Being manufacturers of trombones as well as trumpets, cornets and pBuzzes, we get a fair few questions about how to play, how to start learning - is it hard? Where do I start?!
Chris Fower, our Director of Creativity and Innovation, currently focuses his time on product development and improvement, but has an extensive 25 years of experience behind him where he combined a busy freelance performing career on the trombone alongside working in music education, primarily as a leading deliverer and trainer in informal, large group practice.
Here Chris shares his thoughts on some questions we've come across about playing trombone…
Q: How do you play the trombone?
The trombone, like all instruments in the brass family, works by vibrating the air column inside the instrument by vibrating your lips together. To play the trombone you have to learn how to make that vibration, and also the positions of the slide to lower the resulting sound. The best way to learn how to do this this is to find a good teacher and take some lessons.
Q: How long will it take an adult to learn to play the trombone? Is it hard?
This depends on how much time you are prepared to dedicate to the instrument! The trombone, when approached with a good teacher, is a particularly natural instrument, very close to the human voice and singing in many ways.
It takes about 10,000 hours of authentic engagement to gain basic, professional competence however with a small amount of practice daily and some good quality lessons, an adult should be playing tunes and be able to join a beginner ensemble in a couple of months.
Q: How difficult is it to learn to play trombone by yourself?
Of course it is possible, and many great players have taught themselves in the past. With the internet it is becoming easier and easier to learn anything, and you can learn trombone on your own, but progress will nearly always be better, more sustainable and more secure with a good teacher.
Q: How do trombone players play the exact note they want? The slide looks so imprecise compared to say keys on a piano.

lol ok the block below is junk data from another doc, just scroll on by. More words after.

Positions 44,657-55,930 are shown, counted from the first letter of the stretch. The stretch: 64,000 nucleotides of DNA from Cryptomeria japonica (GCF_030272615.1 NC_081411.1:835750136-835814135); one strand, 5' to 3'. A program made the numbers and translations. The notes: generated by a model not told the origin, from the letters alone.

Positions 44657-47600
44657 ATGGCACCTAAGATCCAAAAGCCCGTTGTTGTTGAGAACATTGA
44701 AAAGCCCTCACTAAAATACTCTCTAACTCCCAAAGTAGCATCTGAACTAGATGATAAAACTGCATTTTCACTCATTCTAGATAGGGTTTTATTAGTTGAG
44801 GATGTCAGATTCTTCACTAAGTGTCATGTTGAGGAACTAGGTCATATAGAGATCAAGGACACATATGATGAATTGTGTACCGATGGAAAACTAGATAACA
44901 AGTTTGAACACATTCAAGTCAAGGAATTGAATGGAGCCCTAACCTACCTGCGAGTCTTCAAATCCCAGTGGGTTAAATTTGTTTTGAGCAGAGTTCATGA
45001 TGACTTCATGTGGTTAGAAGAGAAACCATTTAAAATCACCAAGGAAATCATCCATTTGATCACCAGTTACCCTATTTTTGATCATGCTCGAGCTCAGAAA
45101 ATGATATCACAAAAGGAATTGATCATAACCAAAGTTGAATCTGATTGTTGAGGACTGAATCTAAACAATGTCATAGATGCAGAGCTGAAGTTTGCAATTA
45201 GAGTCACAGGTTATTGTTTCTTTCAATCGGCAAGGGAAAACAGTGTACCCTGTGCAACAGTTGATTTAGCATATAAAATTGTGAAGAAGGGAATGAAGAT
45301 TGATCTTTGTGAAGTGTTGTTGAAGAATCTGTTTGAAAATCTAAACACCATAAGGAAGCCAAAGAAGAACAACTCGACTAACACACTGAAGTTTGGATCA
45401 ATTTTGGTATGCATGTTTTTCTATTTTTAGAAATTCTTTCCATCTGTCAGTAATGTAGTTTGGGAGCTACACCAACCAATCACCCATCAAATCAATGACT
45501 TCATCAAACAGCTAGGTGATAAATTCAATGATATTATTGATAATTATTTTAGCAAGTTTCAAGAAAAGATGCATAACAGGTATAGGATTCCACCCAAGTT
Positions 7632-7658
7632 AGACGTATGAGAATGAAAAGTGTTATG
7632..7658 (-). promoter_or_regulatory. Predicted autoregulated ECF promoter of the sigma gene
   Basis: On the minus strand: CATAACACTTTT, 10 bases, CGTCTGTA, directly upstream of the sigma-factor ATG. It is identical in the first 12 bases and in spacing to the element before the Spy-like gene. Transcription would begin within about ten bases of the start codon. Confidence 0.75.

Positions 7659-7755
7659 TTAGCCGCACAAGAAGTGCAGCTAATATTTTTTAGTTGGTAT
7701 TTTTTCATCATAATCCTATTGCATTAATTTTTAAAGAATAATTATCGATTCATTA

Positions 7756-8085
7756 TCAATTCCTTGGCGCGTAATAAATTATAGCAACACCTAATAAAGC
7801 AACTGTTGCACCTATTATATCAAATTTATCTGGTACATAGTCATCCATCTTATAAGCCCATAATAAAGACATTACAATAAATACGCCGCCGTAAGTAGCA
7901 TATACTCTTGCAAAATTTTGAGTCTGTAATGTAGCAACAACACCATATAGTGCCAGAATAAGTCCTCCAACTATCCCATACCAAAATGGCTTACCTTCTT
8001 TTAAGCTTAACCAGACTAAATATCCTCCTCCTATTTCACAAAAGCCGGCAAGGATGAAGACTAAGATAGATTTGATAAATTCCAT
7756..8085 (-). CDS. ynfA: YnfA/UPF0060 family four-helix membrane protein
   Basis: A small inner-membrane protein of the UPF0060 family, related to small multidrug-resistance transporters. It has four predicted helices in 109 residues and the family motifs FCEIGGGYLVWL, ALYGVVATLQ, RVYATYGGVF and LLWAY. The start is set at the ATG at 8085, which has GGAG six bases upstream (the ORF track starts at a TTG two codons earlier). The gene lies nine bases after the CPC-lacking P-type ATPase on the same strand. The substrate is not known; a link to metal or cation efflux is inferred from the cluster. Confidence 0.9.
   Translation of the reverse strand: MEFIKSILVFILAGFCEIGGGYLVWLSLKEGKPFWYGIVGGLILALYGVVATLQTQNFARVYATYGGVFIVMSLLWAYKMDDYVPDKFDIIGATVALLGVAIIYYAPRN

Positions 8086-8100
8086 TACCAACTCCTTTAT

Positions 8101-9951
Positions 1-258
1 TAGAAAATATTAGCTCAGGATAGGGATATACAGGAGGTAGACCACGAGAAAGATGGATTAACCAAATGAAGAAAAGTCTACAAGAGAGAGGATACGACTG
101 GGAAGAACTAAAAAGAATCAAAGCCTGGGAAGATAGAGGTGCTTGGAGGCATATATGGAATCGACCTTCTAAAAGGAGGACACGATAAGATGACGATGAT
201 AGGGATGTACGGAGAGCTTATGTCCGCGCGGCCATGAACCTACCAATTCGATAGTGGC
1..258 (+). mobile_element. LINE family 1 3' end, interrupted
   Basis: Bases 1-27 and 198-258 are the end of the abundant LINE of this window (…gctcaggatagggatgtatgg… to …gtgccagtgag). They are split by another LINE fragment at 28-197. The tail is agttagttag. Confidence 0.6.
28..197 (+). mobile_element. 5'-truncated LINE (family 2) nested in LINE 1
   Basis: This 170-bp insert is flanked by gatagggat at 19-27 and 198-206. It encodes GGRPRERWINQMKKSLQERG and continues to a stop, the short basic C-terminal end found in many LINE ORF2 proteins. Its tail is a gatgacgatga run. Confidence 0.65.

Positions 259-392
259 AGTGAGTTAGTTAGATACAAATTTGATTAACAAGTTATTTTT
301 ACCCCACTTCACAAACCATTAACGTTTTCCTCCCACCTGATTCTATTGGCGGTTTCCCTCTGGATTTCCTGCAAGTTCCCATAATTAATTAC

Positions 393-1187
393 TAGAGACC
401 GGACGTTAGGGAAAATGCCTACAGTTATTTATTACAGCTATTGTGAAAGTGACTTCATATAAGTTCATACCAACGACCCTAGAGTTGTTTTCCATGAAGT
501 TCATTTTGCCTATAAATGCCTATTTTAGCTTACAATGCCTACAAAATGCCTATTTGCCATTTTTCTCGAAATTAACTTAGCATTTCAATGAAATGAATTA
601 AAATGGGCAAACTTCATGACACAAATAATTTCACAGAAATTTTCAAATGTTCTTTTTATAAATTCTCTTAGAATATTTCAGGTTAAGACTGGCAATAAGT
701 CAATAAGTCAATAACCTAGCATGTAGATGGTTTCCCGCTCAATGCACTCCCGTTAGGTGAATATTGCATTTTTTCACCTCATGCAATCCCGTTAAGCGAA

The trombone works just like the violin or cello in that the arm learns where to put the slide, mainly guided by the ear. A trombone player begins by thinking about seven simple positions for his or her slide but as they become more expert this is expanded to over 170 specific positions for various notes. This flexibility gives the trombone the unique position amongst brass instruments of always being able to play in tune…a double edged sword!
Q: How do I arch my tongue to play higher notes on trombone?
The most common advice is to visualise a vowel sound, such as 'eee' to arch the tongue whilst playing whilst playing. Sometimes a teacher might add an articulation such as Tee or Dee. The most common set of vowel sound of use are low-Doo, medium-Daa, High-Dee, although many variations and other concepts for helping the various registers of the trombone abound.
Q: How do you play high notes on trombone?
For higher notes it is helpful to focus on the rapid movement of air through the lips, creating a fast, thin airstream. This is sometimes combined with the instruction to 'tighten' the lips, which is often unhelpful. Maintaining a small, round aperture between the lips for the air to pass through is usually more successful. Other advice is to visualise a vowel sound, such as eee to arch the tongue whilst playing whilst playing (as mentioned above).
Q: I play horn well, can I use a plastic trombone to learn trombone?
Sure! Why not try the pBone mini as a bridge between your horn and the tenor trombone?
Q: How do I play high notes loudly on trombone?
Practice! It’s often best to approach a new high note quietly and let yourself work into it! If you dive straight in to loud high notes there is a danger of creating a new “set up” just for these notes instead of connecting them to the rest of your playing.
The most common advice for higher notes is to focus on the rapid movement of air through the lips, creating a fast, thin airstream. This is sometimes combined with the instruction to “tighten” the lips, which is often unhelpful. Maintaining a small, round aperture between the lips for the air to pass through is usually more successful. Other common advice is to visualise a vowel sound, such as eee to arch the tongue whilst playing whilst playing.
Q: Is it possible to learn to play the trombone without making too much noise?!
There are a few electronic mutes that allow you to practice “silently” with headphones. These work pretty well but it isn’t advisable to practice with a mute in all the times as this can distort the way you play away from a good technique.
Q: How do you decide what instrument to play?
Listen to lots of live and recorded music, talk to some good teachers and follow your heart!
Q: Can a trumpet player easily learn trombone?
The trombone and trumpet seem similar at first glance but are literally worlds apart in brass playing terms. Some amazing players can play both like Wycliffe Gordon and James Morrison!
For more information that may help you to start your musical journey on the trombone, you may find our how to play trombone page useful – we’ve included some basic terminology, a tuner app, and even some free sheet music!
You may also be interested to read our blog about Gavin, a young man who started his musical journey with one of our first ever pBones, and now plays Bass Trombone with the Junior Royal Northern College of Music. Read here...